Madrid History

Madrid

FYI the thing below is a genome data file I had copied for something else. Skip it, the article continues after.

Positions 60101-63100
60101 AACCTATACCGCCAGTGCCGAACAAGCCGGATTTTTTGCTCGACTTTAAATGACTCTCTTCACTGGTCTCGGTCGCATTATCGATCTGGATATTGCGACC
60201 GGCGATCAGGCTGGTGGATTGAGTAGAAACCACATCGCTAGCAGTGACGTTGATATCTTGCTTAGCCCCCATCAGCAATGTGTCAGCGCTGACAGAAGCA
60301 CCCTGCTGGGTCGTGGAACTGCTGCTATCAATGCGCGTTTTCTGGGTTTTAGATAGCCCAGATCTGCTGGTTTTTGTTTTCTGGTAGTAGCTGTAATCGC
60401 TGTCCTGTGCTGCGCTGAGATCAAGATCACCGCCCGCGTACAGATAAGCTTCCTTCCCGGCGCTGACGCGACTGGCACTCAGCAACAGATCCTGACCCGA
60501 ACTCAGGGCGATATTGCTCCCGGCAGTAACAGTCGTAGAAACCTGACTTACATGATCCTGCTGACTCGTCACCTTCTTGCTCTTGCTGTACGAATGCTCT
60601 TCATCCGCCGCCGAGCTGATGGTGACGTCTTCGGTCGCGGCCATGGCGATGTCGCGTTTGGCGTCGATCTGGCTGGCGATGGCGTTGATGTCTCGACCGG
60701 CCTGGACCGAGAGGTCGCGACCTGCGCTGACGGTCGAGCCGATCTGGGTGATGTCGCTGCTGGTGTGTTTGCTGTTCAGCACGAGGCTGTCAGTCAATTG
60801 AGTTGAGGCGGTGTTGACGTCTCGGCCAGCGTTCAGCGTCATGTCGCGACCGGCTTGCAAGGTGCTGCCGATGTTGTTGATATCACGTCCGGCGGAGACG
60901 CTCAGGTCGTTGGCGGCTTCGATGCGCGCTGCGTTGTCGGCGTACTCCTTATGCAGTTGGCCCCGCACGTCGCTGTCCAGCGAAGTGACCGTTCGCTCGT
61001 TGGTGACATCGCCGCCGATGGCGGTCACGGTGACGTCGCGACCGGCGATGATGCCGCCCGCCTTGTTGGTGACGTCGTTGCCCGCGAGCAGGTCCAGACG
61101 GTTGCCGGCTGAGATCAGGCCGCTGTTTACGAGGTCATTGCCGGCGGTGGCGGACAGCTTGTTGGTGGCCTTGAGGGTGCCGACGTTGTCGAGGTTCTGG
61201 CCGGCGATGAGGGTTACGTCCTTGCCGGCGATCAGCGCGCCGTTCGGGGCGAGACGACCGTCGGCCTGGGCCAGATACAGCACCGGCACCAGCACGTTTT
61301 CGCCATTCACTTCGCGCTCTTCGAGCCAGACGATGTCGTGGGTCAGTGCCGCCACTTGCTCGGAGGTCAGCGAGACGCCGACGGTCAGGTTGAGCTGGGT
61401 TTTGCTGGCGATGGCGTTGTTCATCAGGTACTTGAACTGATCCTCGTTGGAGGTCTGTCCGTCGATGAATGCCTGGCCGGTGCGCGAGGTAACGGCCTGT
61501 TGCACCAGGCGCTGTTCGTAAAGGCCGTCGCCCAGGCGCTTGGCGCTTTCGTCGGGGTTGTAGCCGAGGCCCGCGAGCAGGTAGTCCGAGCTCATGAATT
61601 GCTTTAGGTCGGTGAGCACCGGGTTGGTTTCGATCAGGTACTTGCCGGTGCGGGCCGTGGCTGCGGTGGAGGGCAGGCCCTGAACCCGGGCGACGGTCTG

Despite the fact that the site of modern-day Madrid has been occupied since pre-historic times, during the Roman times it was a very basic rural community. The origins of the modern city come from the 9th century, when Muhammad I constructed a small palace on the site that is today occupied by the Palacio Real. Around this palace was built a small citadel, which slowly grew towards the north. Despite the fact that historically, Seville was favoured as the capital, it was King Philip II who moved the court to Madrid in 1561. During Spain’s Golden Age, during the 16th and 17th centuries, Madrid bore little resemblance to other European capitals, but it nonetheless expanded dramatically and became one of the most powerful European cities. More recently, during the Spanish Civil War (1936–1939), Madrid was one of the most heavily affected Spanish cities – it was a stronghold of the Republicans from July 1936 and it was during this time that it became the first European city to be bombed by airplanes. During the dictatorship of Franco, in particular during the 1960s, the south of Madrid became highly industrialised, which saw massive migrations into the city from the more rural areas. After the death of Franco, in order to stabilise the political situation, emerging democratic parties accepted King Juan Carlos I as both Franco's successor and as the heir of the historic dynasty. This led Spain to its current position as a constitutional monarchy, with Madrid as its capital. The city has benefited from increasing prosperity during the 80s and 90s and has thus consolidated its position as one of the most important economic, cultural and technological centres of Europe.